A few days later, John posted a message on his Facebook account that, to this day, I find amazing. In it, he expressed his gratitude and described all that he and Donna were thankful for. This is what he posted:

Nov 12

I am not sure I’ll ever be able to adequately thank everyone for their support these past two days but I’ll make it a goal of mine to try my best. There is obviously heartache from the loss of our house and everything we own but there’s so much to be thankful for.

Sorry this will be a long post.

-Thank you to my mom Joan Piras Tribble for calling to wake us up when you saw smoke from Chico. No joke, you saved our lives. 

-I am thankful that our power went out AFTER I opened the garage door.

-I am thankful that Donna stayed home sick and I was working from home that day otherwise we would have been in Chico and our cats would have been lost.

-I am thankful that we made it to Durham despite driving through flames on both sides of the road with a nearly empty gas tank.

-I am thankful I knew some of the back roads in Paradise and was able to get to safety sooner.

-I am thankful I procrastinated on some chores before our house burnt down and thankful we hadn’t made the costly home repairs we had planned just yet.

-I am thankful that we still have jobs that gave us paid time off for the emergency.

-I am thankful that we have fire insurance.

-I am thankful for the gofundme my cousin Ryan Butterworth made for us and the incredible support we are getting even from people I have not talked to in years.

-I am thankful for an extremely supportive family that is making sure we are well taken care of while we figure out what the hell we are supposed to do next.

-I am thankful for the LITERALLY 20+ people who have offered us a place to stay and the 50+ that have asked how they can help.

-I am thankful for the firefighters, policemen and countless other professionals who have done their best to keep people safe.  People who were staying in harm’s way to direct traffic or rescue people or fight fires. It takes a certain sort of person to not run in the face of danger and I can say that knowing full well the danger they were in.

-I am thankful for the food discounts and discounts on basic items I no longer have from a community that understands the major need that we have right now.

-I am thankful for all the free shelter and donations that are being shared selflessly even though I might not have needed it myself.

-I am thankful to have my wife Donna Deatrick and my rascal cats still with me to get through this next challenging chapter of our lives.

I have never seen such a unified community working together for the common good like I have this week and politics and religions and races and all differences are being set aside in a tragic and heartbreaking situation for all of those involved.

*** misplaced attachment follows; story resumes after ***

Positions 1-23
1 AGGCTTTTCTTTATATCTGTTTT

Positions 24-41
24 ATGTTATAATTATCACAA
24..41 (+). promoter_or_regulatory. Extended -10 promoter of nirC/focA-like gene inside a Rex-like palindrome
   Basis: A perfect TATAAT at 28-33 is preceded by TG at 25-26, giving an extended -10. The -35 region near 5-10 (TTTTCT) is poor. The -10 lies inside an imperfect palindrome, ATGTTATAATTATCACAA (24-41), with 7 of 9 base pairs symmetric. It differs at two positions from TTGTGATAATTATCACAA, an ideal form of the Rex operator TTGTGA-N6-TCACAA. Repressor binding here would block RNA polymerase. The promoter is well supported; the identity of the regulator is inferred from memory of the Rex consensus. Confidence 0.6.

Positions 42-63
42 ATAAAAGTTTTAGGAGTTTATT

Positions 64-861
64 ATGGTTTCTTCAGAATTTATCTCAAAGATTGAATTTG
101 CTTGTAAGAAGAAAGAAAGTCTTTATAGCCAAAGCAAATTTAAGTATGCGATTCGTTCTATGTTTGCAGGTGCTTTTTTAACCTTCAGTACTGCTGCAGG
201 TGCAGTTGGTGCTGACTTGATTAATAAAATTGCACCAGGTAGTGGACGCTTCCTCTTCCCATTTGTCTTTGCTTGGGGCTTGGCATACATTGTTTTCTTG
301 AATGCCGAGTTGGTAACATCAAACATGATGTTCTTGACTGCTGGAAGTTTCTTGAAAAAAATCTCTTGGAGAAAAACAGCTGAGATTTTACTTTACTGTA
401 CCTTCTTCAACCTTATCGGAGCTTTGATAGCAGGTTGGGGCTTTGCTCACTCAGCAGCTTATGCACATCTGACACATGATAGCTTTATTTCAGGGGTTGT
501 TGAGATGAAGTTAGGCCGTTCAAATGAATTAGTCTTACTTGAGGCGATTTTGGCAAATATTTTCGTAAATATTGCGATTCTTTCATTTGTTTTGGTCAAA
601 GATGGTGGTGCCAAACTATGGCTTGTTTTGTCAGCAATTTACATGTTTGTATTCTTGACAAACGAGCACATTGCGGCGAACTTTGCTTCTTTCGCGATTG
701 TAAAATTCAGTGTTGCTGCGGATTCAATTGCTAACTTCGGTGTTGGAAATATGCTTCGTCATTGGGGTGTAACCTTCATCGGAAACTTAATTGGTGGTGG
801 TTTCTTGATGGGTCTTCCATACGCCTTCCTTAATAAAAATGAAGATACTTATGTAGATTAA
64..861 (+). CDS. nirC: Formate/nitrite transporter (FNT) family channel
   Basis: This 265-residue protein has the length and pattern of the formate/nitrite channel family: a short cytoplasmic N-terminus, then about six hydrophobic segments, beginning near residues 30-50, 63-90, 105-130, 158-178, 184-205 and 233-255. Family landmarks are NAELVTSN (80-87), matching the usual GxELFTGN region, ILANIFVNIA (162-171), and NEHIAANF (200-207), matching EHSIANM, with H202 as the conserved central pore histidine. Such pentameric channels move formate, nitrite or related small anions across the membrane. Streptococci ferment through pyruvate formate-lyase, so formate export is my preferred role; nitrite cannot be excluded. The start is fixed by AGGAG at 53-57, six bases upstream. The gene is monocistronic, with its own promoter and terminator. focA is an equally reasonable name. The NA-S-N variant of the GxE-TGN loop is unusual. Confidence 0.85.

Thank you everyone for everything.  Please remember how much it means and how thankful we are for feeling so fortunate despite losing so much.

Once we land on our feet I will do my best to drag everyone else up out of the embers of this catastrophe so we can return to some sort of normalcy in our lives.

John referred to his message as  “a coping mechanism, staying positive, finding the positive in a negative situation, the silver lining.” He found the exercise to be therapeutic. Putting all he’d just experienced into its proper perspective helped him feel better, at least for that night.

Valiant Reactions To The Disaster

As we know from the news reports, the town of Paradise was destroyed, incinerated into nothingness, as was much of the surrounding area. United Healthcare Group employs both John and Donna, and another 400 living in the surrounding Chico area.

An estimated 30% of their Chico employees had suffered a similar fate as the Deatricks. United Health has been extraordinarily supportive and classy throughout the ordeal. Not only did they continue their affected employee’s compensation, giving them enough time to deal with their situation, but they also set up a donation room so the community of concerned colleagues could offer support.

Chico, a town of 100,000, was not prepared for the onslaught of an estimated 29,000 temporary residents. While the Deatrick’s were fortunate to find an apartment for temporary housing, many others remained in shelters, churches, parking lots, tent cities and the like. The evacuees received an incredible amount of support from the townspeople and national humanitarian efforts as well. Each day, events where free shoes, clothing, water, food, hugs, and any other support imaginable was made available.

The Financial Challenges